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It's time for Daryl Morey to fix the Rockets

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Trail Blazers hand Rockets third straight loss (1:27)

James Harden and Dwight Howard combine to score 62 points for the Rockets, but Damian Lillard counters with 31 points for the Trail Blazers as Portland prevails for a 116-103 victory. (1:27)

PORTLAND, Ore. -- The day after Christmas, Rockets interim coach J.B. Bickerstaff said his team embarrassed the game following a loss to the New Orleans Pelicans.

A little more than a month and half later, Bickerstaff said his team is broken. He used words, such as fragmented, and said it's not the front office's responsibility to fix it. The oldest player on the roster, 38-year old Jason Terry, said the group has chemistry issues.

Dwight Howard said he was tired of talking about negative things. James Harden didn't say much of anything other than he's frustrated and didn't know what else to say.

The Houston Rockets lost to Portland on Wednesday, 116-103, to finish the first half of the season at 27-28 and outside of the playoffs if the season ended now.

The current status has forced Rockets GM Daryl Morey, whether he wants to or not, to make a deal by the Feb. 18 trade deadline. A deal has to be made to shake up this team because this current group doesn't seem to enjoy playing with one another.

"Not on the same page," Bickerstaff said. "It's however you want to say it. At the end of the day we all want to win. We all say we want to win. We all say we'll do whatever it takes to win. You got to walk that walk."

The Rockets are failing at that so badly that Morey must do something.

"We're generally an active team," Morey said to ESPN regarding trades. "I mean we won't force anything. They're not many windows where you get a chance to upgrade your team. We'll have to look at it very closely."

So what can be done?

The only in-season move Morey has made so far was to arrange Josh Smith's return to the club. The Rockets won three straight upon his arrival, but since then he has struggled so badly that he hasn't played in the second half of the last three games. Smith played only six minutes Wednesday. Bickerstaff said Smith isn't in the doghouse, and Morey said the veteran forward will improve.

In regard to everything else, the Rockets need to take strong looks at what they can get for everybody on their roster short of Harden, who continues to be a strong offensive presence. He scored 34 points on 20 shots Wednesday night. Howard, who scored 28 points and grabbed 13 rebounds, also should remain.

Yet the appearance of Howard and Harden not being on the same page offensively is damaging, which filters down the roster.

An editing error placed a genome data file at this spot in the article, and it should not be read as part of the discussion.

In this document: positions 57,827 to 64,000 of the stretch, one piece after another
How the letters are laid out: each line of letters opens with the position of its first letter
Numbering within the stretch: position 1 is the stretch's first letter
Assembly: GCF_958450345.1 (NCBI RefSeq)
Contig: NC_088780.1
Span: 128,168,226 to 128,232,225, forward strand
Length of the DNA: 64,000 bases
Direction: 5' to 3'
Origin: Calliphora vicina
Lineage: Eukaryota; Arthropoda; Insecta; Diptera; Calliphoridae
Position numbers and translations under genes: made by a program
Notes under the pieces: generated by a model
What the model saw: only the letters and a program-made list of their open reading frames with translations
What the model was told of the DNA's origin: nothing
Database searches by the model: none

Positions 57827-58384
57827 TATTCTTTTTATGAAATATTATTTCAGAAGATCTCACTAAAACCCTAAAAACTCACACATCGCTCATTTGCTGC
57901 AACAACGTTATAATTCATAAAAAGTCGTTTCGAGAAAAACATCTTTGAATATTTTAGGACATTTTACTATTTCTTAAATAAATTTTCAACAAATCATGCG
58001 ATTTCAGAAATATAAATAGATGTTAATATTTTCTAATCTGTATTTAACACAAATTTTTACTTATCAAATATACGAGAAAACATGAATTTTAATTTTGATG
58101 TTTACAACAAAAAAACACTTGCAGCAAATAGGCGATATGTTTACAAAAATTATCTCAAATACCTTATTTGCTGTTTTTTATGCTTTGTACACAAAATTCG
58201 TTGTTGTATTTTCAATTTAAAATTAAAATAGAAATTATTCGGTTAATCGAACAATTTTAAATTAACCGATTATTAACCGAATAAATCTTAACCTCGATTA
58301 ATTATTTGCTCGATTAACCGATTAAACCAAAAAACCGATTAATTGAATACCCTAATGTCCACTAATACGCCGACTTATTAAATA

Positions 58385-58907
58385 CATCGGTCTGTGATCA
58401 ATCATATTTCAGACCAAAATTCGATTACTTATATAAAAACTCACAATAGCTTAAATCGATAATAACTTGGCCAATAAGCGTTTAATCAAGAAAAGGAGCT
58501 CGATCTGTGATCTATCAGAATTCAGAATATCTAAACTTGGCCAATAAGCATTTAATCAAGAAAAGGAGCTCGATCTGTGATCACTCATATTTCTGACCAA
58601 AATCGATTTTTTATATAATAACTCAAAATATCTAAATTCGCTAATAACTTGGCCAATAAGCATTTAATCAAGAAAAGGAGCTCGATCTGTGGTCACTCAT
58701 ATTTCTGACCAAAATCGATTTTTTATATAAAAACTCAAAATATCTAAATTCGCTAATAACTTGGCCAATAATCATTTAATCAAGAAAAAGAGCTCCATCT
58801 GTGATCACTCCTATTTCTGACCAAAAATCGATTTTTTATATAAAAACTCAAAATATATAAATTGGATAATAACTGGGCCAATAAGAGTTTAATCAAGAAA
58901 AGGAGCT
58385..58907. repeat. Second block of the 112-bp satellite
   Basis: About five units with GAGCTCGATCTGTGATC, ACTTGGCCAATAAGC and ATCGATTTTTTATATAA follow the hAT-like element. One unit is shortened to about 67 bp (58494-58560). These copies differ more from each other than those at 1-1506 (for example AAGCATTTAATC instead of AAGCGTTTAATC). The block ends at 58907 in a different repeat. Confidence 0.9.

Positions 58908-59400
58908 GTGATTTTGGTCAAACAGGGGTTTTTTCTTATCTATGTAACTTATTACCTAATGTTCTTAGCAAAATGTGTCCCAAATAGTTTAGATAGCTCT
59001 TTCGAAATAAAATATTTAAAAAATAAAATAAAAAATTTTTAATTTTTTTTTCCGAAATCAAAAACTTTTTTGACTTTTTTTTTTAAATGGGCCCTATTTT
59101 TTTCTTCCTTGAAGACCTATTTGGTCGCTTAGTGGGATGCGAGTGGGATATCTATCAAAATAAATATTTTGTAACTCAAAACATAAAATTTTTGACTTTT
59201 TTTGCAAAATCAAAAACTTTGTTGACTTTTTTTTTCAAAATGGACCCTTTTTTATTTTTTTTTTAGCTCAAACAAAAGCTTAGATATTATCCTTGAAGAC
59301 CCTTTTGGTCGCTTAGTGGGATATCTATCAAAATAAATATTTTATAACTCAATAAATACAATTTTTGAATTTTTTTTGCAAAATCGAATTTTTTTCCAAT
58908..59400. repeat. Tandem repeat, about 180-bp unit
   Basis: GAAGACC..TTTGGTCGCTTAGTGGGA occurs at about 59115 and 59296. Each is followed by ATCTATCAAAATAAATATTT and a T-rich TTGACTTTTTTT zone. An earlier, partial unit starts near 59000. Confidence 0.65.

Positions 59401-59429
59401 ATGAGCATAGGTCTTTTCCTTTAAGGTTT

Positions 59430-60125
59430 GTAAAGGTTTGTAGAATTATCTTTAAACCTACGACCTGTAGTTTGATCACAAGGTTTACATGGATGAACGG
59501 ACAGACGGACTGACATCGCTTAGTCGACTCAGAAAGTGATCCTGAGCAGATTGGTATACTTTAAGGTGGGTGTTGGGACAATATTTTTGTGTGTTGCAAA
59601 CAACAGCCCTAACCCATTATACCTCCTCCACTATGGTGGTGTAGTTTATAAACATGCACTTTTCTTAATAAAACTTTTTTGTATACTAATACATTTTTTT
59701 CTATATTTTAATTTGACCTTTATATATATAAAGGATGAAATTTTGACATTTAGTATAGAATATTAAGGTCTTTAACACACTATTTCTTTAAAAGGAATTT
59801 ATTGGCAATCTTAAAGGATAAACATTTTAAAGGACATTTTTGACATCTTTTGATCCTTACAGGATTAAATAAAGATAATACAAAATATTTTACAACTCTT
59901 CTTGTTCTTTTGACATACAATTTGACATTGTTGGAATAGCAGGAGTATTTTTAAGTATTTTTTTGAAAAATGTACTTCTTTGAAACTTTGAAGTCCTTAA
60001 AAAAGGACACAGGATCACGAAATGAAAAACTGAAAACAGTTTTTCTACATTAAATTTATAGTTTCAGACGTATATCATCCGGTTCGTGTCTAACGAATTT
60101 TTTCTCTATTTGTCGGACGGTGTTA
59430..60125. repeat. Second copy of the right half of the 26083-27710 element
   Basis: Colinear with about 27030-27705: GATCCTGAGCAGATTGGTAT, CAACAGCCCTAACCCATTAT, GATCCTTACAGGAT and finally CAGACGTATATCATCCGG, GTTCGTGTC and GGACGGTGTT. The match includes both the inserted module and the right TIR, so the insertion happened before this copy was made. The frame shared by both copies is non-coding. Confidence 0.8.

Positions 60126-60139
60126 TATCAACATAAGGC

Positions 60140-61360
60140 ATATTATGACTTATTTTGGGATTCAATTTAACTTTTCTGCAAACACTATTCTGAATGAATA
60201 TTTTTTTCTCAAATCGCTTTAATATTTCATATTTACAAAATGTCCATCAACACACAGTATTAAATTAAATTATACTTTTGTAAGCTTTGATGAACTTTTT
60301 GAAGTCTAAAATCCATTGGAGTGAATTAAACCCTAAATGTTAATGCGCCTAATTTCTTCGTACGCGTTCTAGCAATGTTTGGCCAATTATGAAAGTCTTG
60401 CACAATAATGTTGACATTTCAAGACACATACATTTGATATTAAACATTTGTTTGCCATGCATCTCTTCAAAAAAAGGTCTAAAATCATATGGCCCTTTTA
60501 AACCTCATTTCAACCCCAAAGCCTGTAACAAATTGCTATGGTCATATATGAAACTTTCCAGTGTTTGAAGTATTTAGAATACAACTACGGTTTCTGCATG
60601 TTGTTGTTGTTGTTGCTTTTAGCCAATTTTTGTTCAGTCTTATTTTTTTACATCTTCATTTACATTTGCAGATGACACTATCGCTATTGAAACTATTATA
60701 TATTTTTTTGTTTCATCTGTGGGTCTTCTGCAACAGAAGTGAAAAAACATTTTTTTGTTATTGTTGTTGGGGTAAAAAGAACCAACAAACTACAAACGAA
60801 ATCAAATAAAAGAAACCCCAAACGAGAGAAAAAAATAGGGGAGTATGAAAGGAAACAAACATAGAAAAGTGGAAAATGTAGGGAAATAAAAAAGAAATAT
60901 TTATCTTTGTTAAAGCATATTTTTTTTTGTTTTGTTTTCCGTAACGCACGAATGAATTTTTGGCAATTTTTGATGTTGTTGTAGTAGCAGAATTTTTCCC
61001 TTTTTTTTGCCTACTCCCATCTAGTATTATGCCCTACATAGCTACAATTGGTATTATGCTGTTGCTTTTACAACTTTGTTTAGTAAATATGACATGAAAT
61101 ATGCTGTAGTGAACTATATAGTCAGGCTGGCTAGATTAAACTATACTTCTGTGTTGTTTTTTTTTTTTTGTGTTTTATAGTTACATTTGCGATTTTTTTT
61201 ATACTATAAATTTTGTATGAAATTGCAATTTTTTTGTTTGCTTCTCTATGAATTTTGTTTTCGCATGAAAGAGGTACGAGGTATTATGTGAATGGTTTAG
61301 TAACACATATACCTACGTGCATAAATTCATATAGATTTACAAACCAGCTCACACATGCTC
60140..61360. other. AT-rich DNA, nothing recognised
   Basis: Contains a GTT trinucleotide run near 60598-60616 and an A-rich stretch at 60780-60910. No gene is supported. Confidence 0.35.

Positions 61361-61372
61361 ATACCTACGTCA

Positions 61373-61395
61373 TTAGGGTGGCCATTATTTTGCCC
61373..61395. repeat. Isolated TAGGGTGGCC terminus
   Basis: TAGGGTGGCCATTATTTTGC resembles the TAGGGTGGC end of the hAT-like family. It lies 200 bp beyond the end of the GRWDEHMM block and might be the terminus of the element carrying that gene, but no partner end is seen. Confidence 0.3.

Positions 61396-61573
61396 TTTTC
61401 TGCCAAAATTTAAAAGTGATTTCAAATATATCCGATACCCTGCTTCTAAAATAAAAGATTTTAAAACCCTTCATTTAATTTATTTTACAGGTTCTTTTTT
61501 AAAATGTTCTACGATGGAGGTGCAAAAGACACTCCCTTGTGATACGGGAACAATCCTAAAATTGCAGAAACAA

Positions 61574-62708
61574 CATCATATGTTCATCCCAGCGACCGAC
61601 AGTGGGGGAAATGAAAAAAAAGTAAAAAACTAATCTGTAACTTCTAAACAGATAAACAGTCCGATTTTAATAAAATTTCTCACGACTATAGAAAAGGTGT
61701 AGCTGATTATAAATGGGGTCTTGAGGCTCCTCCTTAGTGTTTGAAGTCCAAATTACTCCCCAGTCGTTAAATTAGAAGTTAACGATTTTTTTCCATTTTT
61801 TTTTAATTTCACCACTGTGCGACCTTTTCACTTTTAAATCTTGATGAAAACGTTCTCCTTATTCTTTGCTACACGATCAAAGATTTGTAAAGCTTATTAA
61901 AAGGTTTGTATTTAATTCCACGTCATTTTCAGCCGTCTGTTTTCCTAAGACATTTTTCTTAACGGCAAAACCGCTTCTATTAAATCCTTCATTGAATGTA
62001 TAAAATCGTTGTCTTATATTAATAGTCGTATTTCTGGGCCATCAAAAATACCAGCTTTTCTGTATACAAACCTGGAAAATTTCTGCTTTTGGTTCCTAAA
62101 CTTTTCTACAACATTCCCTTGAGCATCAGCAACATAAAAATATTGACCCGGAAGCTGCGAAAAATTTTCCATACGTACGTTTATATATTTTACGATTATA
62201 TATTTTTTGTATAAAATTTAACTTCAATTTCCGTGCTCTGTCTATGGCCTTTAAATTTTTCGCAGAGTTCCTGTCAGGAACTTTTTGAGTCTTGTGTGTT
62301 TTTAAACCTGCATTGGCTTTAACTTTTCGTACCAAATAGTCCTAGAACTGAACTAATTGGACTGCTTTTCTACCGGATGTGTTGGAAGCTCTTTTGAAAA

On defense, the Rockets get beat too many times in the front court and place too much pressure on the bigs to protect the rim. The Rockets are a poor team defensively when it comes to rotating. Knowing all this, Morey must find a strong post defender, or maybe a strong defensive guard.

He already has one strong defensive guard in Patrick Beverley but needs someone else, if they're out there. The Rockets would love to acquire another shooter, with the theory being if you're making shots, you're not trying to grab rebounds.

In the locker room after the loss to Portland, players said goodbye to one another as if the season were over, but in reality they were getting a needed break -- hopefully to get their act together.

Is it too late?

"If you look at it, the chemistry is not quite where you would like it, and hopefully the break can be what we need to get away from each other," Terry said. "It's like a marriage. You might need time away to get back right. I've seen worse."

Bickerstaff said it's on the coaches and players to solve this.

"[We're] just not willing to help each other out," Harden said. "That's all it is. Everything, both ends of the floor. That's what a team is."

Morey doesn't have a team right now. He has a dysfunctional group that must be put back together before the quickly evaporating season fades away. In some ways the season already has for the Rockets.

"Genuinely do we like to play with each other," Terry said. "That's as simple as I can get it. X's and O's take care of itself. We're talking about basketball, and if you can't get five guys on the court that can function as a unit you're not going to have much success."